Cobell Settlement Win is Not Financial

The Cobell case is not technically a monetary damages case, it is an equity case.   The plaintiffs contended that the U.S. government breached its trust duties to Native American beneficiaries and they were seeking relief in the form of a complete historical accounting of all Individual Indian Monies (IIM) accounts.  Through this accounting it was determined that gross mismanagement occurred and that financial adjustments to the accounts were due.

The primary victory in the settlement may be found in the U.S. government’s admission that the Allotment and Assimilation policy was ill-conceived and unjust.  The resulting treaty obligations were poorly administered and, in fact, breached.  The settlement includes some provision for repairing at least this one of the broken systems set up to administer federal treaty obligations. There is also renewed hope that the settlement may have a positive future impact on relations between the federal government and Indian Nations.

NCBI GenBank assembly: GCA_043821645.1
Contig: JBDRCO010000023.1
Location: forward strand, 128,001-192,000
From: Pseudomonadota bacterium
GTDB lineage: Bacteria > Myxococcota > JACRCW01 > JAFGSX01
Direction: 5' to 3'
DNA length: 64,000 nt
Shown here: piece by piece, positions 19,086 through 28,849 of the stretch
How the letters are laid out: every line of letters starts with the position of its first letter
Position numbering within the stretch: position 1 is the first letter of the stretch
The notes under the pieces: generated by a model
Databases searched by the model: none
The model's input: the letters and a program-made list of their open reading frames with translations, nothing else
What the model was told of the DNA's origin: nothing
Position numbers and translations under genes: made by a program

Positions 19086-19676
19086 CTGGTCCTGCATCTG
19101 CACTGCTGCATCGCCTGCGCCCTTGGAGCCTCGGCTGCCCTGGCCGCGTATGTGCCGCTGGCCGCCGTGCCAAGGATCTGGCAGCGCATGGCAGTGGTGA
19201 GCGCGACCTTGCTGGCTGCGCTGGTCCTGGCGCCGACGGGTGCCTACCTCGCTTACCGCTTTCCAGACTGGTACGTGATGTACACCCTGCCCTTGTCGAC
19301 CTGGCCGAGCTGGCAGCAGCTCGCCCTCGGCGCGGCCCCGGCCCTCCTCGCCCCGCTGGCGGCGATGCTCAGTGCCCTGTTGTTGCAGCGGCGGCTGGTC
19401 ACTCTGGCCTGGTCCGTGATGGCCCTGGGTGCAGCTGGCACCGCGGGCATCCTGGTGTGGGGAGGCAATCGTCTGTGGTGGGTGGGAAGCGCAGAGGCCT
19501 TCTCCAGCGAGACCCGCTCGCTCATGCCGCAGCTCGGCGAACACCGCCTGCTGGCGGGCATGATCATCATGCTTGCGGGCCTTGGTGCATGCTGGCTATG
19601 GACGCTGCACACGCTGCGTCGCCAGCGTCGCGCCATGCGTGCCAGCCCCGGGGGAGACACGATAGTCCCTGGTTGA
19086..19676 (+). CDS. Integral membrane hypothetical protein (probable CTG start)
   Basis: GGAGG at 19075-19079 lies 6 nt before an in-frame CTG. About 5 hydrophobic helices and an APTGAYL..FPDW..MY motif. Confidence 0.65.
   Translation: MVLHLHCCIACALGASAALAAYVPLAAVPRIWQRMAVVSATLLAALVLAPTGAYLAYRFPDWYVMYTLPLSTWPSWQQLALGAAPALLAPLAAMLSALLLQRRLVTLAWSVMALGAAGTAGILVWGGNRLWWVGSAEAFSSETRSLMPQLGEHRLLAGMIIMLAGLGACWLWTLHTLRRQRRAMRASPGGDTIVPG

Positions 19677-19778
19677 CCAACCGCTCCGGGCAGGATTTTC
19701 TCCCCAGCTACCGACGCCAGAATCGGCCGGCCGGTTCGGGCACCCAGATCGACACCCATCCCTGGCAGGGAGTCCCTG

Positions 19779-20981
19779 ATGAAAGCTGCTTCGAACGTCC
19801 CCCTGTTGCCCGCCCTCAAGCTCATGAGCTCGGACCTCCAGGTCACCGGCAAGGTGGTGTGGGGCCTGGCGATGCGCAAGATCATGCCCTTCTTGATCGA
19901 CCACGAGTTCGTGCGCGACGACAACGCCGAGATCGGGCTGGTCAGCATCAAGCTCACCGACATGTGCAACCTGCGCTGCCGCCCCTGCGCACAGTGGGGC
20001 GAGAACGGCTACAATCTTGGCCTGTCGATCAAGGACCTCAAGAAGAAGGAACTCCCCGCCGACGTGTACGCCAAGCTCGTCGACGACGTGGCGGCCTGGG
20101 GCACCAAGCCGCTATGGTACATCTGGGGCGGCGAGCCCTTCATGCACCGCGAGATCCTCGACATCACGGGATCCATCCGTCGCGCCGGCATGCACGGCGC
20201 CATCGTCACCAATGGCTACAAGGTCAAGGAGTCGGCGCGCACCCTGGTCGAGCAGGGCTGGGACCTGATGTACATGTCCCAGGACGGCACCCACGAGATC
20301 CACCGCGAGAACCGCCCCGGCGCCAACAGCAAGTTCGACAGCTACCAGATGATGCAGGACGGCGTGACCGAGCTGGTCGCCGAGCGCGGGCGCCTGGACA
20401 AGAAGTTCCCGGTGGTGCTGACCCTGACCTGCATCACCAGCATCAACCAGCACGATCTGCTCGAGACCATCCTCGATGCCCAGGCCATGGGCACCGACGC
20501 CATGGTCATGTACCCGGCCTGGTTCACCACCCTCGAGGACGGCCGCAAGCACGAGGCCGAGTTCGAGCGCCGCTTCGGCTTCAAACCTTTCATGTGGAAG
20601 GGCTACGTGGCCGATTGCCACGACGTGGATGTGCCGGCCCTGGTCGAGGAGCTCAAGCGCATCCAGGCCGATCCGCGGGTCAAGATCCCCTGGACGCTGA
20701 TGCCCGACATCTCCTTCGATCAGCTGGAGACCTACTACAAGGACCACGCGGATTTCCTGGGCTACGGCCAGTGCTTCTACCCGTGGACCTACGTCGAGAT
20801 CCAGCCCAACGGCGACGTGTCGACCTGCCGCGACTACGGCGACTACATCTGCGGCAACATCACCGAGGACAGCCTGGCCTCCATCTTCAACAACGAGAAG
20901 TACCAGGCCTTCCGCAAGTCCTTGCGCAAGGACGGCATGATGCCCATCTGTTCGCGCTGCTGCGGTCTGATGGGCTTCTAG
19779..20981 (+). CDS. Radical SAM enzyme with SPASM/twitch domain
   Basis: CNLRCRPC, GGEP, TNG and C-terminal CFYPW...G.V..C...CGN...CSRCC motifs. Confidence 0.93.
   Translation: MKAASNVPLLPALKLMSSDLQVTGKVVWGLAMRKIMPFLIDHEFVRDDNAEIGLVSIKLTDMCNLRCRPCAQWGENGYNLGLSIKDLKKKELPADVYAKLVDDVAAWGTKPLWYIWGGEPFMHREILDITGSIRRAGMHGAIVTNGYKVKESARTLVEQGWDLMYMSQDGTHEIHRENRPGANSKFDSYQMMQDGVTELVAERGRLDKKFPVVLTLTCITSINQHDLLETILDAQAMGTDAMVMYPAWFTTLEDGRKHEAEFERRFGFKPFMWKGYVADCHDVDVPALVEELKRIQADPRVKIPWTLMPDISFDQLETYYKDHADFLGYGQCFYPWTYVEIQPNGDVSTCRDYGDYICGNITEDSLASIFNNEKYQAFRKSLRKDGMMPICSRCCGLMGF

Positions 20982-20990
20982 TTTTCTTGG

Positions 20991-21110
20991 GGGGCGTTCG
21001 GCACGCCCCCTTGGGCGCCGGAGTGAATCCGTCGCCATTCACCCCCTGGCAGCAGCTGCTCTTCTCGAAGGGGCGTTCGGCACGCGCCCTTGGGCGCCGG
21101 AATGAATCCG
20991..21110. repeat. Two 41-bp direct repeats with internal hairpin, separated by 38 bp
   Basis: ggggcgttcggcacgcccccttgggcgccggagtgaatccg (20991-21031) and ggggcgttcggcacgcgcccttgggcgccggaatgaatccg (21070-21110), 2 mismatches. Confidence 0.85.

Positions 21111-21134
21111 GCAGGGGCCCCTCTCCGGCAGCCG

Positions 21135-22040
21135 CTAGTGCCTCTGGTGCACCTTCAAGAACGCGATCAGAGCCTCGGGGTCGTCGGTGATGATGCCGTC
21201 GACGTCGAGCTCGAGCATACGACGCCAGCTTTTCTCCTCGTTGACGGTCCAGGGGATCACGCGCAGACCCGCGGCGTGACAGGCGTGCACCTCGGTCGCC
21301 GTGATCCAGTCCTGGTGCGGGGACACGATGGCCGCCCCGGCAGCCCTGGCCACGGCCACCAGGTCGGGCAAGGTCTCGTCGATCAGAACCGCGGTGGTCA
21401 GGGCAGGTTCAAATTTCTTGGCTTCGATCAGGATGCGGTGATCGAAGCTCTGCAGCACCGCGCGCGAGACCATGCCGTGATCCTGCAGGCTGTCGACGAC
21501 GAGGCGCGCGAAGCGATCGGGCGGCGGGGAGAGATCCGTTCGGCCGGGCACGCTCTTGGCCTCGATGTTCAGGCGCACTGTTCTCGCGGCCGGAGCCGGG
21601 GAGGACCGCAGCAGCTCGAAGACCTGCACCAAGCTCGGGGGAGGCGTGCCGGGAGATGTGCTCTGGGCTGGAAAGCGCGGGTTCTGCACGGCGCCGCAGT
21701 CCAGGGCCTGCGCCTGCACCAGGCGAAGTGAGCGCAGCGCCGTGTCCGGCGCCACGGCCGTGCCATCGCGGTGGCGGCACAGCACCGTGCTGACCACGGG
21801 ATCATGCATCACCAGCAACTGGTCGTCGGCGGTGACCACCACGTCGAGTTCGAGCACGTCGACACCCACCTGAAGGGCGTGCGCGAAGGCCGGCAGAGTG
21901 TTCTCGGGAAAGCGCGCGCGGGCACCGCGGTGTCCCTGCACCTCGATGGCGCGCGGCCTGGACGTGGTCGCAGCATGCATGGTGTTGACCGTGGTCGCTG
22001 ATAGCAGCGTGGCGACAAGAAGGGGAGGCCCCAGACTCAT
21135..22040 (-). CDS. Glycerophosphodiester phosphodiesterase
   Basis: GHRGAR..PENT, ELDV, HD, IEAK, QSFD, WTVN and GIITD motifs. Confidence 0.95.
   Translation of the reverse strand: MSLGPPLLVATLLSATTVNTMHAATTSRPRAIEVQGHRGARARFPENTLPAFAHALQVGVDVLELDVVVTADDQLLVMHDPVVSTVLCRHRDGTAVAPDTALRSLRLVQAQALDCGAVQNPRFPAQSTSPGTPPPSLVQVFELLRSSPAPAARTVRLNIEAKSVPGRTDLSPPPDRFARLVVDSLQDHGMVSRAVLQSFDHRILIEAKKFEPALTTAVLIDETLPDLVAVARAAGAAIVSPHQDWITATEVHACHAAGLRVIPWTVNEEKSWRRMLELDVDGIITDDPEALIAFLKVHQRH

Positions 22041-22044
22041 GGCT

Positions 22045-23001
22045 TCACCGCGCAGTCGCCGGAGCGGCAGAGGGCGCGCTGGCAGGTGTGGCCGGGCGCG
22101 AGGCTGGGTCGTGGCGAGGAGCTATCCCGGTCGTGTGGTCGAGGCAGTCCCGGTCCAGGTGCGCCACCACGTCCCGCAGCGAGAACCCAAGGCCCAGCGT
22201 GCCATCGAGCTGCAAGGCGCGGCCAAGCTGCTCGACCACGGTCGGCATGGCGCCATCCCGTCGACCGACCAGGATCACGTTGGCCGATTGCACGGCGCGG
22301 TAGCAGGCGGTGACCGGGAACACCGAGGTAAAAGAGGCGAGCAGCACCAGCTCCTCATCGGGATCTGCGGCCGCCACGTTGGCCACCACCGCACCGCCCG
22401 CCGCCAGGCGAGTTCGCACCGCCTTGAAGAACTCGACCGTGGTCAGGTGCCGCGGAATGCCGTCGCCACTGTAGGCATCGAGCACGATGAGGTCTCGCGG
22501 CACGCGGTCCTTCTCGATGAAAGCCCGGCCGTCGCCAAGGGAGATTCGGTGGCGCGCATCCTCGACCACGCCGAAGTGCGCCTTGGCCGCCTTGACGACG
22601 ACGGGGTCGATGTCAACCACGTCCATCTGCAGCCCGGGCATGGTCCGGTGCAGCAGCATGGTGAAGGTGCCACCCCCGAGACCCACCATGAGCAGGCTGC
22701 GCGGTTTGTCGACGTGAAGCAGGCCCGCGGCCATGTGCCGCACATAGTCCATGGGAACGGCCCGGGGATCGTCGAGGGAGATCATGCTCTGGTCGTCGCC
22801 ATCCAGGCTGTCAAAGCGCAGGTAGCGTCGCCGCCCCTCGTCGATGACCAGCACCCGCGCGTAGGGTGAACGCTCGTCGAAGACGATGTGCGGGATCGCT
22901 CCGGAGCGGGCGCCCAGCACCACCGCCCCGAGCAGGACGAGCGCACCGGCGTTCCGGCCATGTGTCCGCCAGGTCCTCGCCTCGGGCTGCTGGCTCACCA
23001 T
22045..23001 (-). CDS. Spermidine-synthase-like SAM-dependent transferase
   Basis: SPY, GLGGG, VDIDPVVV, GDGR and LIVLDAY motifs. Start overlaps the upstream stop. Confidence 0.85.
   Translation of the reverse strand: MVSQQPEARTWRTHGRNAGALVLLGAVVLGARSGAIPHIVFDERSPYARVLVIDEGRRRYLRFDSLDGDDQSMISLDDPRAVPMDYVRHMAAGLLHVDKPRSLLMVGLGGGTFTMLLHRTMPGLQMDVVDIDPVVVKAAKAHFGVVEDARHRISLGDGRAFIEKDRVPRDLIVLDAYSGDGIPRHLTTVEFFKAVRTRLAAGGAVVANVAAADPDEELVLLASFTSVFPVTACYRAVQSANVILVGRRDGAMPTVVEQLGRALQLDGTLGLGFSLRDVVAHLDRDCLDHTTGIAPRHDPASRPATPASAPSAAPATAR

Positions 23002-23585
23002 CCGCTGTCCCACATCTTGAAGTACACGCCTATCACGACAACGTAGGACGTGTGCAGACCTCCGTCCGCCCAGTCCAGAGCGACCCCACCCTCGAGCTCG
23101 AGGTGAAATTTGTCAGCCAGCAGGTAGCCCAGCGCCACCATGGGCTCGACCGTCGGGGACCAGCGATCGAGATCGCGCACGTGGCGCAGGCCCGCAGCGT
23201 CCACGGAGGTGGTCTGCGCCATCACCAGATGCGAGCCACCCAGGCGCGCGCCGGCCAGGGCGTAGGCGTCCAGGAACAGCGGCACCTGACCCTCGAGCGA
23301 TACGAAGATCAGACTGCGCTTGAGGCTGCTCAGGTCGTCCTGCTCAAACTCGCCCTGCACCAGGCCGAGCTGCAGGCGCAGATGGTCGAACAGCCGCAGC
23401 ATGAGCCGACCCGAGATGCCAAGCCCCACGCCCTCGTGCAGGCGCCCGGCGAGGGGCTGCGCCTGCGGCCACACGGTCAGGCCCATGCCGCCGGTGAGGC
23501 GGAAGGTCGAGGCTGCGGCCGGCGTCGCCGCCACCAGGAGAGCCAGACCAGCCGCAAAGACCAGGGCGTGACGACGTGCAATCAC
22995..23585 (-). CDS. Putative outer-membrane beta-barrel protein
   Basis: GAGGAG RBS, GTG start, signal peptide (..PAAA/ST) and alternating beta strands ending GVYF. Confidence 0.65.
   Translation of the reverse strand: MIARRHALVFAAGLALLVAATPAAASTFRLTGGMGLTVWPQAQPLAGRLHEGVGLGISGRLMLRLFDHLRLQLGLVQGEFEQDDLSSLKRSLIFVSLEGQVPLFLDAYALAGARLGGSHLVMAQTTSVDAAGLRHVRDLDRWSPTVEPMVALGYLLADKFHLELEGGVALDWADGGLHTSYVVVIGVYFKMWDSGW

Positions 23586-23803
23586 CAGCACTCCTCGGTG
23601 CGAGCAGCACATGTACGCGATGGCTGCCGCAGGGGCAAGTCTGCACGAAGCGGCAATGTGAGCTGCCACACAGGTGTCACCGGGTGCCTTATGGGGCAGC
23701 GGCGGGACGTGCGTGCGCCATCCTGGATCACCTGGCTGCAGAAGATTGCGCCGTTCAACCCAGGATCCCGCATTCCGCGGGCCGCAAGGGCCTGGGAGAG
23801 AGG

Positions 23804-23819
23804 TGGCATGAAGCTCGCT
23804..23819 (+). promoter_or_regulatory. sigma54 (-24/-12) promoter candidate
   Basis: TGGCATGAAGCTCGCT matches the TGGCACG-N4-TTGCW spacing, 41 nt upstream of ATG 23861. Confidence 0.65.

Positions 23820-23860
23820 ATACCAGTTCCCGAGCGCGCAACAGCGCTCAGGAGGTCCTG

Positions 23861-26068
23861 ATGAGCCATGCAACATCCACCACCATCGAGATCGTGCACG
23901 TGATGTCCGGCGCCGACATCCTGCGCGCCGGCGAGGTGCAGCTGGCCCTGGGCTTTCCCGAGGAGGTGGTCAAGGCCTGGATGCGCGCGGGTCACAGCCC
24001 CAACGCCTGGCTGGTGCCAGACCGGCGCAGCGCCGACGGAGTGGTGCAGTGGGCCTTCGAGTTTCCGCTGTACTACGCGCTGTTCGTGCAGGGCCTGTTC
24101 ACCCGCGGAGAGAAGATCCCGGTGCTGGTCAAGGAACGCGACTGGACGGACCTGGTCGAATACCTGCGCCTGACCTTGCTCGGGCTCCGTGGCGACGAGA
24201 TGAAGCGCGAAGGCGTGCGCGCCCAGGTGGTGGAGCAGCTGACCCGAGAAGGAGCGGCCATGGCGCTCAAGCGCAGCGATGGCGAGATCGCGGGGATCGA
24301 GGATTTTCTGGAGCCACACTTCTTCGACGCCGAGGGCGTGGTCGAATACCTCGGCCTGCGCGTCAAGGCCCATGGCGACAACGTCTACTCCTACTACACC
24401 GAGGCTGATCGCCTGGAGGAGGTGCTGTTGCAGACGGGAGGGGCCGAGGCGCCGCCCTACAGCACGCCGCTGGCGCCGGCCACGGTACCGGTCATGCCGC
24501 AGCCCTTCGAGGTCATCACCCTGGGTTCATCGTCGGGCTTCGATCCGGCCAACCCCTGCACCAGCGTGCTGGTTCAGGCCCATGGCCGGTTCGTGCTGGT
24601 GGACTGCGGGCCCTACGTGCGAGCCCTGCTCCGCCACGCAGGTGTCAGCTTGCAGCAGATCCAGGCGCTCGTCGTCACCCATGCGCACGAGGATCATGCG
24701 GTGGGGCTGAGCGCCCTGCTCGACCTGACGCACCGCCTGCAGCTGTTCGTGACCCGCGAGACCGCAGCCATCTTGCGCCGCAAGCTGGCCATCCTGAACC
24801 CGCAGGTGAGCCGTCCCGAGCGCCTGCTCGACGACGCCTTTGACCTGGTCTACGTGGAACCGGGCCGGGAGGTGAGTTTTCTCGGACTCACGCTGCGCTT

President Obama said in a statement:

“Resolving this dispute was a priority for my administration, and we will engage in government-to-government consultations with tribal nations regarding the land consolidation component of the settlement to ensure that this moves ahead at an appropriate pace and in an appropriate manner… And going forward, my administration will continue to strengthen our relationship with Indian country.”

Even though today’s US Supreme Court ruling has cleared the way for individual account holder payments to proceed, the big win from the Cobell settlement may not have been realized yet.

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